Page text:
Marketplace Report: Suspected E. Coli Forces Lettuce Recall

Weeks after an E. coli outbreak forced bagged spinach off grocery store shleves, a Salinas, Calif -based produce company has recalled thousands of cartons of lettuce amid fears of E. coli contamination. Madeleine Brand speaks with Marketplace's Amy Scott about the impact of the recall on the produce industry.

Copyright © 2006 NPR. For personal, noncommercial use only. See Terms of Use. For other uses, prior permission required.


Back now with DAY TO DAY. Well, maybe it's time to give up green veggies. We heard about the bacteria E. coli and spinach. Now, a popular brand of lettuce has been recalled over fears of E. coli contamination. Though the Food and Drug Administration lifted its warning on fresh spinach last week, customers are being told to throw away the Foxy brand of green leaf lettuce now. MARKETPLACE's Amy Scott is here. And Amy, how widespread is this latest recall?

AMY SCOTT: Well, it covers green leaf lettuce sold in grocery stores under the Foxy brand between October 3 and October 6 in a handful of Western states, from Arizona to Montana. The lettuce may have also found its way into restaurants and other institutions. Now, it's important to say that no lettuce was actually found to be contaminated. The producer, Nunez Company, ordered the recall after it found E. coli bacteria in its irrigation system. This was in the same area - California's Salinas Valley - that was at the center of the recent spinach recall. That outbreak, of course, made some 200 people sick and has been linked to three deaths. Spinach now is back on the shelf at grocery stores after the FDA lifted its warning last week, but of course this is another setback for the produce industry.

BRAND: Right, and I would think lettuce would be a much bigger industry than spinach, so how serious could this be?

SCOTT: Well, it's hard to say at this point. As you know, the impact on spinach farmers has been quite severe, with farmers, you know, plowing up their fields and laying off workers. I talked to Daniel Sumner, who teaches agricultural economics at the University of California, Davis. He says loose leaf lettuce, the particular kind of lettuce in question here, makes up just a fraction of the two billion dollar lettuce industry.

Mr. DANIEL SUMNER (University of California, Davis): That said, I'm not sure consumers, which are who's important here, I'm not sure they'll make a distinction and say. ah, that was leaf lettuce, not romaine, or not head lettuce. And in fact, it's a problem for the whole produce industry, because I think there are consumers that'll say, gee, if it's lettuce, it could be broccoli, or who knows. And some consumers will react that way.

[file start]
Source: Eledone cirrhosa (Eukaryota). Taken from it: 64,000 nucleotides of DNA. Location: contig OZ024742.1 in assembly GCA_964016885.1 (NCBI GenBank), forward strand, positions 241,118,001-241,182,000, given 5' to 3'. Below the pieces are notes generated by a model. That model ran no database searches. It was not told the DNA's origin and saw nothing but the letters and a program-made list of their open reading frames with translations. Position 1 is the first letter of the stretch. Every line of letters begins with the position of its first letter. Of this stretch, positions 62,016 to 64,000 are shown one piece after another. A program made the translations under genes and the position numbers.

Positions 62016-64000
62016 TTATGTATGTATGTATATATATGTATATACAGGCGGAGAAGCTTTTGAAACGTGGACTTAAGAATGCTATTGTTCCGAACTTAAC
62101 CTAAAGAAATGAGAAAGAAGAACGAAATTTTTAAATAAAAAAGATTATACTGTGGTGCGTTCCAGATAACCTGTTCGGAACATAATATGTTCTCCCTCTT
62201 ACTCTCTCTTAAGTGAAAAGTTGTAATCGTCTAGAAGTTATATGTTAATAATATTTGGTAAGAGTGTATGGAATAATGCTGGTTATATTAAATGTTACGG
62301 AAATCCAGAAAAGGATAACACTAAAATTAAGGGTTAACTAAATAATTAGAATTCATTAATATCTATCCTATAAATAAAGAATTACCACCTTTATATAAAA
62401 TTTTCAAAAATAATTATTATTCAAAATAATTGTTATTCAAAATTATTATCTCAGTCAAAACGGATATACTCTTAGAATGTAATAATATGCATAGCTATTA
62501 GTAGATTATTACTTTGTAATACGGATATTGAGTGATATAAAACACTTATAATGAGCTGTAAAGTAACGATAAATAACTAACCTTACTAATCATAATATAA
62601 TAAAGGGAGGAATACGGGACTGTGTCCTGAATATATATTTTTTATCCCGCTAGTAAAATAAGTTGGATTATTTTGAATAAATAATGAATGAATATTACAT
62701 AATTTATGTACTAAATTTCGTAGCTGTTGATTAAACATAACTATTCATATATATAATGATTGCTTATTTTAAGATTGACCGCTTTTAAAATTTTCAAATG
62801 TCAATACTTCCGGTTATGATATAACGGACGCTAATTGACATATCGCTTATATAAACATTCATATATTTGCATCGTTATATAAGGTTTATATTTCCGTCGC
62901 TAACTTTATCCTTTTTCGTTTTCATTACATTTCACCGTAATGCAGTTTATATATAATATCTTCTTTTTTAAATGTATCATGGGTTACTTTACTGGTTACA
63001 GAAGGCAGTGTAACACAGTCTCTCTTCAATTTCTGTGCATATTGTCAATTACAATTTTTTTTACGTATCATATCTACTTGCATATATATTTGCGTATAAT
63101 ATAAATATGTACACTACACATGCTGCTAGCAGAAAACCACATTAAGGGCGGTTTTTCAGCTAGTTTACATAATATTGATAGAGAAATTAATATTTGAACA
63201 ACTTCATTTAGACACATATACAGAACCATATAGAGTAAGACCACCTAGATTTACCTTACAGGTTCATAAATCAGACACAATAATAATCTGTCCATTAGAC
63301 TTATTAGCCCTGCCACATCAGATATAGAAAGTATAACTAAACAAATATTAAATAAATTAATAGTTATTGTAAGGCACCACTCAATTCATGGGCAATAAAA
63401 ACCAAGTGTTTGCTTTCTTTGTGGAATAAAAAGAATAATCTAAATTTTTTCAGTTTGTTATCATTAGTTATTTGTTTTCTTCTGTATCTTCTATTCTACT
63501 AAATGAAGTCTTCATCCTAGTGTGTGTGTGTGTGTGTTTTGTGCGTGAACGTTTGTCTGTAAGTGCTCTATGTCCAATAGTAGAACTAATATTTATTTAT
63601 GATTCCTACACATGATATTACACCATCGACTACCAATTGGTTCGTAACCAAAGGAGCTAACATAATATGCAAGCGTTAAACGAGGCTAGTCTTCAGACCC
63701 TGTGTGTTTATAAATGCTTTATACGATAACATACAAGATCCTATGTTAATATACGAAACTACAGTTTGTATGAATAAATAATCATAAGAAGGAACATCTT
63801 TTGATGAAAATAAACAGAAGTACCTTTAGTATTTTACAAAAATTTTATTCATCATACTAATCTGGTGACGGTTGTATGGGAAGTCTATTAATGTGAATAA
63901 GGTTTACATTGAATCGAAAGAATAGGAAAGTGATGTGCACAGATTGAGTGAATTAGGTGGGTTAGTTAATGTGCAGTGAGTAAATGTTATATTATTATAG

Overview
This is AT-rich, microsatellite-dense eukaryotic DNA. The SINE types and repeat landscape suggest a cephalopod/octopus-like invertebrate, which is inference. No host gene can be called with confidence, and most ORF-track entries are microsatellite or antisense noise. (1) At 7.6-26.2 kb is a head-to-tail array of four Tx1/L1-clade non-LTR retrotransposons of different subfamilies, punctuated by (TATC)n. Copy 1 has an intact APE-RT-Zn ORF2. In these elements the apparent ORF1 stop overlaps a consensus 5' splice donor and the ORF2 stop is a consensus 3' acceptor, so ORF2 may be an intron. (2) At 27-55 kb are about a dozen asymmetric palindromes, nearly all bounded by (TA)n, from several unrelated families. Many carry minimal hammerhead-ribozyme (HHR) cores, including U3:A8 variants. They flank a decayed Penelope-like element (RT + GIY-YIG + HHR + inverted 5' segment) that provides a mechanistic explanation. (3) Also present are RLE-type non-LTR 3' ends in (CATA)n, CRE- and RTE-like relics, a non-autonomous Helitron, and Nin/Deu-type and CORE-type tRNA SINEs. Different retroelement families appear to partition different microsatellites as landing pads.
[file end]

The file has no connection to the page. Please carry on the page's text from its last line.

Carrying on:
SCOTT: And just last week a few brands of carrot juice were recalled after four cases of botulism were reported in Georgia and Florida. So consumers may be a lot more cautious in the produce aisle.

BRAND: And not just produce. Last Friday there was a beef recall over possible E. coli contamination. Why is there so much of this now?

SCOTT: Well, the FDA says these sorts of outbreaks have actually been declining in recent years. And again, the beef recall you mentioned in Iowa, there are no reported illnesses in that case. But as with the lettuce recall, analysts say you probably will see more companies testing their irrigation systems and many of them coming up with potential problems.

And coming up later today on MARKETPLACE, we'll have another conversation from the corner office with the founder of Sun Microsystems, Scott McNealy.

BRAND: Thank you, Amy. That's Amy Scott of public radio's daily business show MARKETPLACE. It's produced by American Public Media.

Copyright © 2006 NPR. All rights reserved. No quotes from the materials contained herein may be used in any media without attribution to NPR. This transcript is provided for personal, noncommercial use only, pursuant to our Terms of Use. Any other use requires NPR's prior permission. Visit our permissions page for further information.

NPR transcripts are created on a rush deadline by a contractor for NPR, and accuracy and availability may vary. This text may not be in its final form and may be updated or revised in the future. Please be aware that the authoritative record of NPR's programming is the audio.



Please keep your community civil. All comments must follow the Community rules and terms of use, and will be moderated prior to posting. NPR reserves the right to use the comments we receive, in whole or in part, and to use the commenter's name and location, in any medium. See also the Terms of Use, Privacy Policy and Community FAQ.